BV back on its B.O. ‘Game’

Opening during NBA playoffs pays off

Buena Vista’s basketball-themed drama “He Got Game” won the weekend playoffs with a solid $8.1 million opening, giving director Spike Lee his first box office championship.

It also put BV back in the game after nearly five months on the sidelines. “Game” is the company’s first No. 1 pic since early December, when the kidpic “Flubber” topped the chart for two consecutive weeks.

Disney took a calculated risk in opening the film during the NBA playoffs, and it appeared to have paid off. “It gave us some good advertising possibilities,” said Phil Barlow, BV president of domestic distribution.

That will likely more than make up for the fact that attendance was expected to drop off somewhat Sunday as the core audience of male sports fans stayed home to watch their choice of three televised games.

“Game” stars Denzel Washington as a convict who is given a week of freedom to persuade his estranged son, a star high school ball player, to sign with the governor’s alma mater. The debut was actually the second-highest for Lee: the 1992 biopic “Malcolm X” — which also starred Washington — bowed to $9.9 million.

In general, however, pre-summer doldrums continued to plague the nation’s theaters. Total ticket sales appeared likely to come in at just over $60 million, the lowest weekend tally of the year.

That’s a drop of about 12% from this time last year, when “Breakdown” and “Austin Powers” led the pack with $12.3 million and $9.5 million, respectively. The past weekend was also the first one since November in which the top film failed to crack $10 million.

Warner Bros.’ 4-week-old “City of Angels” remained ensconced in second place, down just 17% to $6.6 million, while last week’s high-scorer “The Big Hit” took a predictable big hit, dropping 44% to a studio-estimated $6 million.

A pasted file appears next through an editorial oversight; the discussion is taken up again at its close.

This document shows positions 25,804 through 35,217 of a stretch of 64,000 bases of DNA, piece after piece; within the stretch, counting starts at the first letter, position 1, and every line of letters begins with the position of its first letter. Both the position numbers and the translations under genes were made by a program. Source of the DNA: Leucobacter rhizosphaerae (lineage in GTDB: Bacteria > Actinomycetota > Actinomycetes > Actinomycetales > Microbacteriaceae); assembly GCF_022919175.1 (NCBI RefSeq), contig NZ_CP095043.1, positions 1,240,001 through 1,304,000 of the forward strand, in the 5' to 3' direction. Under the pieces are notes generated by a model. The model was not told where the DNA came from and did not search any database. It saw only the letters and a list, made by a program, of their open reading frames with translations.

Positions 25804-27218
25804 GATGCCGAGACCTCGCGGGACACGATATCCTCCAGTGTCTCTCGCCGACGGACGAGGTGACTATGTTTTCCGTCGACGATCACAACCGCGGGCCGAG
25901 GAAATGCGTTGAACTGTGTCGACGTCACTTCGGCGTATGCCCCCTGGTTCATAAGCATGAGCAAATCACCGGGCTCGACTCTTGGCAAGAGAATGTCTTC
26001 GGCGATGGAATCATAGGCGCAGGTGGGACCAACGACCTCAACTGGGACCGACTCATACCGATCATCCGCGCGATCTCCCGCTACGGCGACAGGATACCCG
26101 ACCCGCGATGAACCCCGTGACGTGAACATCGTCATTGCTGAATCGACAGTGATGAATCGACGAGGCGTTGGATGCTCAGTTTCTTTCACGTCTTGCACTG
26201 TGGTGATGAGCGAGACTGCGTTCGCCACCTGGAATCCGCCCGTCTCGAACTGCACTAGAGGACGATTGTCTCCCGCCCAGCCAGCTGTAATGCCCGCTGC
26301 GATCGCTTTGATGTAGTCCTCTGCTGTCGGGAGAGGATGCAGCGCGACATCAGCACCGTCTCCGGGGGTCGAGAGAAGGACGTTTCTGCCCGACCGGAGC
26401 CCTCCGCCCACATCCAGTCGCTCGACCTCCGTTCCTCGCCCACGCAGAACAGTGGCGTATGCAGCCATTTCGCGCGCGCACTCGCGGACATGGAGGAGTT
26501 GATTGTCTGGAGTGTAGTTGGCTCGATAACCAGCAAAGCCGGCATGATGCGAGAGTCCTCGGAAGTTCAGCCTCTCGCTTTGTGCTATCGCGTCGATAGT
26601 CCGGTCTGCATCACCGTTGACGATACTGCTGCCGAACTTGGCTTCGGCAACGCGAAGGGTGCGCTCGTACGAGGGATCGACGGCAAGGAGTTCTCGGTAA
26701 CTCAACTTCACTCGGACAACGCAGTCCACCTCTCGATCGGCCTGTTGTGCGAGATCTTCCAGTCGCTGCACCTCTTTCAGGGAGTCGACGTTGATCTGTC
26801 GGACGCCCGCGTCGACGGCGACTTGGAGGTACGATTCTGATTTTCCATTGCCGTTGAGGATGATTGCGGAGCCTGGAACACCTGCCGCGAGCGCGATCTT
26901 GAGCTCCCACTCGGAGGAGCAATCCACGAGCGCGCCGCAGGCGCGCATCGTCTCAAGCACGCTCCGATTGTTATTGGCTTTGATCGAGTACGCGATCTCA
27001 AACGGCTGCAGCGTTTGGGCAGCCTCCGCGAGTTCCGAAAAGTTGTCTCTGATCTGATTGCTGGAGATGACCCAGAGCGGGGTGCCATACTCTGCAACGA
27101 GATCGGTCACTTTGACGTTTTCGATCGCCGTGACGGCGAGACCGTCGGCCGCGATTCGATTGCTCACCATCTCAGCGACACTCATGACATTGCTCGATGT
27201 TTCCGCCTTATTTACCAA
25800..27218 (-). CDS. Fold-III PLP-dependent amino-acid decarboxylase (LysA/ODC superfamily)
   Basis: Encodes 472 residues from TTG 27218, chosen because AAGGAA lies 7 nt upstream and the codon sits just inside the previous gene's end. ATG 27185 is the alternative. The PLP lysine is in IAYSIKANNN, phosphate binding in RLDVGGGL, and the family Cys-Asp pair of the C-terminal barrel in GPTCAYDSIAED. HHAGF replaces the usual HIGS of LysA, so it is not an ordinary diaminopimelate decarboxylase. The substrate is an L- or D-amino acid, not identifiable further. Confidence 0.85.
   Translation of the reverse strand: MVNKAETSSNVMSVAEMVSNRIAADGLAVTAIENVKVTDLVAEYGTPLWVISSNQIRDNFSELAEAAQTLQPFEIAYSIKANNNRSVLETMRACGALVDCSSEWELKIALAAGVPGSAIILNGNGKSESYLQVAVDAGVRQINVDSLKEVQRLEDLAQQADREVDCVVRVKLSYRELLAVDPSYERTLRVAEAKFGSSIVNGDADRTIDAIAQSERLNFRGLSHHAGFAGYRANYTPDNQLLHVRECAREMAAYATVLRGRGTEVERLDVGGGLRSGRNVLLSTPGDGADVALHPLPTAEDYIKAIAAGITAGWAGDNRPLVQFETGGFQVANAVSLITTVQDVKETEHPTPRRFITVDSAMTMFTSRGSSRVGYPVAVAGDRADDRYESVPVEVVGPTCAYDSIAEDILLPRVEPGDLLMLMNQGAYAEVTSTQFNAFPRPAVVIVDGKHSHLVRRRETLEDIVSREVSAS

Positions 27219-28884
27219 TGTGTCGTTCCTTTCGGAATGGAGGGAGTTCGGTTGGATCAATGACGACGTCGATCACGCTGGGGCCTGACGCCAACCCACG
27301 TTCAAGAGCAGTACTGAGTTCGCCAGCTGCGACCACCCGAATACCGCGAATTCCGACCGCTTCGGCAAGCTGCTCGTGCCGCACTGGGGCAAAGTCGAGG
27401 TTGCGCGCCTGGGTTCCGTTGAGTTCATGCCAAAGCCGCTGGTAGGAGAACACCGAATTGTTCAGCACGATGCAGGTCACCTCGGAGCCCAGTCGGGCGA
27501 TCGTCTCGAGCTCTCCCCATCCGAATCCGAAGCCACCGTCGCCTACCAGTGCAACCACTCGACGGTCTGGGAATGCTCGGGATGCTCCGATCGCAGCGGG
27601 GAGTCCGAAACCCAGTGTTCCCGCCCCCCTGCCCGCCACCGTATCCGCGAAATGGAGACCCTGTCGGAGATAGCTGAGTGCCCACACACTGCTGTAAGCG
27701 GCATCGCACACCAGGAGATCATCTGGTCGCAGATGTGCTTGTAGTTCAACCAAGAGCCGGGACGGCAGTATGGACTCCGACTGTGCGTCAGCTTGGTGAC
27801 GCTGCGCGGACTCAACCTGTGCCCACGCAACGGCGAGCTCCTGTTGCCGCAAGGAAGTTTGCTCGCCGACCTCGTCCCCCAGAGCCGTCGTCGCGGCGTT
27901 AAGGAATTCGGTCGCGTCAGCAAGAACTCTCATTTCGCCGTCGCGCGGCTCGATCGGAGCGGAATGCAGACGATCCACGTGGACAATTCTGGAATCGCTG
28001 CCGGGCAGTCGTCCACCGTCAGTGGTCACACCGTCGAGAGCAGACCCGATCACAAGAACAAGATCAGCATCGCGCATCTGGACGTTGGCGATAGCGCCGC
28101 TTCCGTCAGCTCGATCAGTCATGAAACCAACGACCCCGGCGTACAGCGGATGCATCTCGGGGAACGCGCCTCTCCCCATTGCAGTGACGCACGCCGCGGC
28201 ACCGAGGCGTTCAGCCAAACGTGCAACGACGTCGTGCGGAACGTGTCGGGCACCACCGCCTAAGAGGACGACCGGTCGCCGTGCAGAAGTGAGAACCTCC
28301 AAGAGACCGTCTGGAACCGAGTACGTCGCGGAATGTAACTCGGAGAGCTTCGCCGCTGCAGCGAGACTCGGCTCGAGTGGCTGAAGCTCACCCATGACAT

In fourth place, Mandalay and Sony’s “Les Miserables” opened to a middling $5.3 million in 1,477 villages or $3,588 per setting, according to studio projections.

While the Liam Neeson-Uma Thurman starrer performed well in upscale houses, “it didn’t play in the multiplexes as well as we would have liked,” said Jeff Blake, president of Sony Pictures Releasing.

The Bille August-helmed pic, the latest in a long line of films based on the Victor Hugo classic, reportedly cost about $32 million to make.

Mutual and Universal’s actioner “Black Dog” limped to a $4.6 million debut in 2,025 kennels or $2,275 per cage. The film stars Patrick Swayze, who took over late in the game for an injured Kevin Sorbo.

Meanwhile, DreamWorks’ family film “Paulie” continues to hold its altitude, dropping just 6% to $4.1 million. The talking parrot film got off to a slow start, but appears to be benefiting from positive word of mouth. After three weekends it has cumed just $15.6 million. If its current trajectory holds, however, it should eventually top $25 million.

DreamWorks distribution topper Jim Tharp noted that while it was difficult to market, “Paulie” was now attracting audiences of all ages. “Usually with a family film, teens won’t go,” said Tharp. “Teen girls have responded very well to ‘Paulie.’ ”

The picture tied for sixth place with the 20-week-old “Titanic,” which failed to make the top five for the first time since its opening last December.

Among limited openers, Sony Pictures Classics’ “Wilde” appeared on track to snap up roughly $70,000 in seven locations, or $10,000 per screen, according to Daily Variety’s projections.

The picture, which bowed on two screens in New York and five in Southern California, racked up more than $12,000 Friday and Saturday alone at Gotham’s Paris Theater.

Sony Pictures Releasing’s “Dancer Texas, Pop. 81” got off to a clumsier start. The film grossed about $100,000 in 26 complexes, for a so-so $3,846 average. But the picture shone in some Lone Star State locations: It racked up $10,000 at the Cinemark Barton Creek in Austin, for instance.

“Dancer” will continue to expand in Texas while playing specialized houses in the rest of the country, Blake said.

The opening of October Films’ “Still Breathing” was labored. The pic huffed to $85,000 in 67 sites, for a $1,269 average.

Fox Searchlight’s “Shooting Fish” lured just $59,000 in 23 locations in New York, L.A., Toronto and San Francisco, or $2,565 per barrel. But the picture saw a promising 82% increase Saturday over Friday.